Aug 282019


In mid-July the Dutch genre-benders in The Fifth Alliance released a single named “Black”, the opening track on their new album The Depth of the Darkness. It made a stunning first impression on this writer (only a first impression, because I hadn’t encountered the band’s previous two albums, Unrevealed Secrets of Ruin (2013) and Death Poems (2015)).

“Black” amalgamates gigantic, heaving, low-end tones and bone-cracking drum beats; glinting guitar notes and wailing clean vocals; haunting atmospheres of shivering moodiness and building tension; and a thundering eruption of blackened ferocity that takes the seeds of pain in the music and makes them flower in thorns. In that eruption, the guitars buzz and boil in a grim torrent of sound as the rhythm section leaves wreckage in their wake, and the vocals vent scarring torment. After that storm of sound the music becomes spectral and chilling (the vocals even more insane), but seductive as well as disturbing. Those ringing notes you hear at the end don’t go away even after the silence falls.

Of course it is true, as most parents teach their obstinate children, that first impressions matter a lot. But what you do afterward can either undermine a brilliant opening gambit or prove instead that it was no fluke. So the question here becomes, did The Fifth Alliance build on “Black” across the remaining four substantial tracks on The Depth of the Darkness or deflate the lofty expectations created by that first single? You’re about to find out.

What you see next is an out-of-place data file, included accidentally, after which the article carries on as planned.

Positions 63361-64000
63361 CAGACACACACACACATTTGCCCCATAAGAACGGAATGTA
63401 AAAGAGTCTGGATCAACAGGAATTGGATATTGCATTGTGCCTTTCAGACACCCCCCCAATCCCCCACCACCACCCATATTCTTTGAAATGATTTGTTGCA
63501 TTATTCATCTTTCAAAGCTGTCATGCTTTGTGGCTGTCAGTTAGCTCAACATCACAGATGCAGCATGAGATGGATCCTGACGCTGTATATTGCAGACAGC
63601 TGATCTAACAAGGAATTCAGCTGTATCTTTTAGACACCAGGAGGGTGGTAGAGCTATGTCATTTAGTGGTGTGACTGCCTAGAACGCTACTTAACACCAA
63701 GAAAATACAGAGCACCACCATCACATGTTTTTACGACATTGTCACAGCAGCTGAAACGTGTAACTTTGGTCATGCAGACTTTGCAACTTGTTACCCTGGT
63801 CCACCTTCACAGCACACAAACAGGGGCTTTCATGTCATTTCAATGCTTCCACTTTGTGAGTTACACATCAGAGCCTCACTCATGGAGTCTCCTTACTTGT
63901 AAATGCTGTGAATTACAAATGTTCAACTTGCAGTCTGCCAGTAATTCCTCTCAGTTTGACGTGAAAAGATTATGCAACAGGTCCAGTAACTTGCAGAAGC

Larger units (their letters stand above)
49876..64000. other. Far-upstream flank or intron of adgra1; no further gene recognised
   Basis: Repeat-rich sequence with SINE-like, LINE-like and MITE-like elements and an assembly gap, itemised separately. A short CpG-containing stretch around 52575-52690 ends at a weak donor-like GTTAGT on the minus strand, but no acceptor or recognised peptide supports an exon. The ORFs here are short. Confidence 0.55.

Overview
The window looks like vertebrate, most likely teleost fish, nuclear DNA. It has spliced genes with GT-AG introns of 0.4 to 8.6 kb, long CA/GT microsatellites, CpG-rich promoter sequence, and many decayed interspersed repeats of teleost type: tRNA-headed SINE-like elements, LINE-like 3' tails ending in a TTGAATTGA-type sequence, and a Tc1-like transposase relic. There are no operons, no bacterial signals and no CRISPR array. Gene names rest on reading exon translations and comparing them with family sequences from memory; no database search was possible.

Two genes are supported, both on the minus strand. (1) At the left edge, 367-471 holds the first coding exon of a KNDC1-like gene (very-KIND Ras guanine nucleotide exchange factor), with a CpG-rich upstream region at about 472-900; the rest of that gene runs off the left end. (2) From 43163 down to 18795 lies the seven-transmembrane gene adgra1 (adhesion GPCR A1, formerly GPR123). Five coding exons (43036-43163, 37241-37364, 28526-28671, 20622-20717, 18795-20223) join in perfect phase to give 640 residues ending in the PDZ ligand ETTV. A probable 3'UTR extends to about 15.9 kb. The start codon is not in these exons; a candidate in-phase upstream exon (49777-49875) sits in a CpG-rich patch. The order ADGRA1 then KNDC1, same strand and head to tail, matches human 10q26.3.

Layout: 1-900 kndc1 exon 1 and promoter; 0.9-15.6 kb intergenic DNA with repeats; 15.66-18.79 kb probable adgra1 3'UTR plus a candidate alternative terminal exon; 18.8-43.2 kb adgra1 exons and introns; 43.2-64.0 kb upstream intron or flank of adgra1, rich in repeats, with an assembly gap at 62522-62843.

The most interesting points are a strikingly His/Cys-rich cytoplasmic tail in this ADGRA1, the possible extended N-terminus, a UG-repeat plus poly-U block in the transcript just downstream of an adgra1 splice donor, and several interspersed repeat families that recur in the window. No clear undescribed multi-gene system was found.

If you visit the band’s Metal-Archives page you’ll see signs of the administrators wrestling with a genre description, leaving “Sludge/Post-Metal/Post-Hardcore” as their best effort. If you check the tags on The Fifth Alliance Bandcamp page you’ll also see references to black metal and doom. If you stitch those additional references into the M-A descriptor with more hyphens and slashes, the result still wouldn’t completely sum up the music. It might instead leave the impression of a disorderly musical jumble, but that would definitely be the wrong impression, first or otherwise.

And to return to the question posed above, what we expect you’ll conclude after listening to our premiere stream of the album as a whole (as I have) is that “Black” is no outlier, but instead an accurate sign of how utterly gripping the rest of the album is, and how masterfully the band have integrated a multitude of stylistic influences into their night-dark musical visions.


The dismal, oppressive melody that opens “Hekate“, paired with sky-high singing, invokes doom in a way that becomes increasingly sorcerous, but the band transition seamlessly into more intensely wrenching expressions, with a piercing tremolo’d riff and caustic shrieks combining with thunderous low-end currents to quicken the pulse and push the mood into one of helpless agony. Yet while terrible bleakness floods from the music in racing torrents, the otherworldly aspects of the radiating melodies remain spellbinding, and the spell deepens when the race relents to allow ghostly guitars to gleam and shiver above the interplay of craggy bass and irresistibly head-moving drums.